“Sit down. You’ve been insulted that way before now. Shall we say one thousand dollars per each for your three good councilmen and true, and for yourself that sedan of my niece’s? It’s a good car. Last year’s model, but only run about four thousand miles and in tiptop condition. It’s always had the best of care, and I imagine it will please Mrs. P. immensely and grant you surcease from sorrow. Of course, I will not give it to you. I’ll sell it to you—five hundred down upon the signing of the agreement, and in lieu of the cash, I will take over that jitney Mrs. Poundstone finds so distasteful. Then I will employ your son Henry as the attorney for the Laguna Grande Lumber Company and give him a retainer of twenty-five hundred dollars for one year. I will leave it to you to get this twenty-five hundred dollars from Henry and pay my niece cash for the car. Doesn’t that strike you as a perfectly safe and sane proposition?”
Had a vista of paradise opened up before Mr. Poundstone, he could not have been more thrilled. He had been absolutely honest in his plea to Mrs. Poundstone that he could not afford a thirty-two-hundred-and-fifty-dollar sedan, much as he longed to oblige her and gain a greatly to be desired peace. And now the price was dangling before his eyes, so to speak. At any rate it was parked in the porte-cochere not fifty feet distant!
For the space of a minute the Mayor weighed his son’s future as a corporation attorney against his own future as mayor of Sequoia—and Henry lost.
“It might be arranged, Colonel,” he murmured in a low voice—the voice of shame.
“It is already arranged,” the Colonel replied cheerfully. “Leave your jit at the front gate and drive home in Shirley’s car. I’ll arrange matters with her.” He laughed shortly. “It means, of course, that I’ll have to telegraph to San Francisco to-morrow and buy her a later model. Thank goodness, she has a birthday to-morrow! Have a fresh cigar, Mayor.”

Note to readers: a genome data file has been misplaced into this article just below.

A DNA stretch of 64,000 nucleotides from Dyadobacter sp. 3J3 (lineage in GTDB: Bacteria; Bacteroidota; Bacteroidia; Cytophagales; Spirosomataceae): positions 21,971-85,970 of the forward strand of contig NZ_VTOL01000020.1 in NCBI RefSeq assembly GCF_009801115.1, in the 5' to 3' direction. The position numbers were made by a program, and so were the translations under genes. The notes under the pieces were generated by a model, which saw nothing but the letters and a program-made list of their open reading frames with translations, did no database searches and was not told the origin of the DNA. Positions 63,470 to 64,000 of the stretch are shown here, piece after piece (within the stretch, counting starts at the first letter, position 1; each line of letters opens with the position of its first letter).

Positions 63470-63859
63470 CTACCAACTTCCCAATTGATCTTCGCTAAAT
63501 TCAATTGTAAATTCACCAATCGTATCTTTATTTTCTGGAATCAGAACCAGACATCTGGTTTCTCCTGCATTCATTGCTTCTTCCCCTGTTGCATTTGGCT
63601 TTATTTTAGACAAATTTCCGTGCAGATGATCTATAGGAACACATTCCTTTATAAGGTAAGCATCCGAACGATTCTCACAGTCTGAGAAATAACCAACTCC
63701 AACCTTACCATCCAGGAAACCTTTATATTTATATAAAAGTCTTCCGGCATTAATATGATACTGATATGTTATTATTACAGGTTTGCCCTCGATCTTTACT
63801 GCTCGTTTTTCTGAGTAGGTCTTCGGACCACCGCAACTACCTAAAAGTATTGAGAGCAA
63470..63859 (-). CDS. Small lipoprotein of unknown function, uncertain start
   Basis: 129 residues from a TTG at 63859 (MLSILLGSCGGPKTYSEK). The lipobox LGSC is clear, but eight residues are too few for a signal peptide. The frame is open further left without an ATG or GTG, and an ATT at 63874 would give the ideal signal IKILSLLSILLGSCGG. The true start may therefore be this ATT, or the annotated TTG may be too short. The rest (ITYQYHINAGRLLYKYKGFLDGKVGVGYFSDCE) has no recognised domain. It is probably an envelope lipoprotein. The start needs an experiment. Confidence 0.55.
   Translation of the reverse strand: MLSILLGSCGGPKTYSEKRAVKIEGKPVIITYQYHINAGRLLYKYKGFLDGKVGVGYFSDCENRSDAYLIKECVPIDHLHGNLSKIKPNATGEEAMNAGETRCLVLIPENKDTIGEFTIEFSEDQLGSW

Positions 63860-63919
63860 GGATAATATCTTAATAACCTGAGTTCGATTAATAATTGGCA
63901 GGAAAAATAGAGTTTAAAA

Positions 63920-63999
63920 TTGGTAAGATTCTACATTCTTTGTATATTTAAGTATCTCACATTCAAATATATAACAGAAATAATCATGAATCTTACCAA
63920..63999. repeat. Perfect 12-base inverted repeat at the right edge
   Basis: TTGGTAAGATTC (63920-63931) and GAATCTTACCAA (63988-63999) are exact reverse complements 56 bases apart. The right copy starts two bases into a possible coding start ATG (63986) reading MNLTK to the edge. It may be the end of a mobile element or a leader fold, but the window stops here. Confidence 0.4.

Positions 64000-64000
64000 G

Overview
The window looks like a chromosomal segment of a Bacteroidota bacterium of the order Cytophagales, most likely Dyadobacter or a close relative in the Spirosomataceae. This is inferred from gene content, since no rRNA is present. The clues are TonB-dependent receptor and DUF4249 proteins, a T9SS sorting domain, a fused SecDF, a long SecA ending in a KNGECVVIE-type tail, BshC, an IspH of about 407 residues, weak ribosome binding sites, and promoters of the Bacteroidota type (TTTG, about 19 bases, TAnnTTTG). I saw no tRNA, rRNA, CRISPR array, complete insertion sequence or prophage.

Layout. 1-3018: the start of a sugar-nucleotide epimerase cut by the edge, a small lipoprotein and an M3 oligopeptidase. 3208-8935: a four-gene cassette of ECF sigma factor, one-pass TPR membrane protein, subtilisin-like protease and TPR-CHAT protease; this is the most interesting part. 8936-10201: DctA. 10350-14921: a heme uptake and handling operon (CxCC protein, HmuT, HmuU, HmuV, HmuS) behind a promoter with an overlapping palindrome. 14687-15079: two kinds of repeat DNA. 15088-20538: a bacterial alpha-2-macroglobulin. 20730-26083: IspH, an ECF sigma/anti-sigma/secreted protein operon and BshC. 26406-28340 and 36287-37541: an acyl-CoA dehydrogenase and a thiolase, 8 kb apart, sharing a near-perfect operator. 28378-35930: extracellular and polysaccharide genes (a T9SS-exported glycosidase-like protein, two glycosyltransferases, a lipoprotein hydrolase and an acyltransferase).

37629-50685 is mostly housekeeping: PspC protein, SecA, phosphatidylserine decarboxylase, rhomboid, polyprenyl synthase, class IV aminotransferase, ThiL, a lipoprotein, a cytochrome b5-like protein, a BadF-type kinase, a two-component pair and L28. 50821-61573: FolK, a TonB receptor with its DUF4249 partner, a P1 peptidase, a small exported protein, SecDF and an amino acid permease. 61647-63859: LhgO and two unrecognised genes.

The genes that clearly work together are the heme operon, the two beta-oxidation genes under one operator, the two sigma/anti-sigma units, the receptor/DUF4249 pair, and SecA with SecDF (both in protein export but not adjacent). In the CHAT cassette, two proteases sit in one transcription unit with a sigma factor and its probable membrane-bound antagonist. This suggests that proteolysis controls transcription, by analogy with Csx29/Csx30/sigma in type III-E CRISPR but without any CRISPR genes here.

Riding home that night in Shirley Sumner’s car Mrs. Poundstone leaned suddenly toward her husband, threw a fat arm around his neck and kissed him. “Oh, Henry, you darling!” she purred. “What did I tell you? If a person only wishes hard enough—”
“Oh, go to the devil!” he roared angrily. “You’ve nagged me into it. Shut up and take your arm away. Do you want me to wreck the car before we’ve had it an hour?”
As for Colonel Pennington, he had little difficulty in explaining the deal to Shirley, who was sleepy and not at all interested. The Poundstones had bored her to extinction, and upon her uncle’s assurance that she would have a new car within a week, she thanked him and for the first time retired without offering her cheek for his good-night kiss. Shortly thereafter the Colonel sought his own virtuous couch and prepared to surrender himself to the first good sleep in three weeks. He laid the flattering unction to his soul that Bryce Cardigan had dealt him a poor hand from a marked deck and he had played it exceedingly well. “Lucky I blocked the young beggar from getting those rails out of the Laurel Creek spur,” he mused, “or he’d have had his jump-crossing in overnight—and then where the devil would I have been? Up Salt Creek without a paddle—and all the courts in Christendom would avail me nothing.”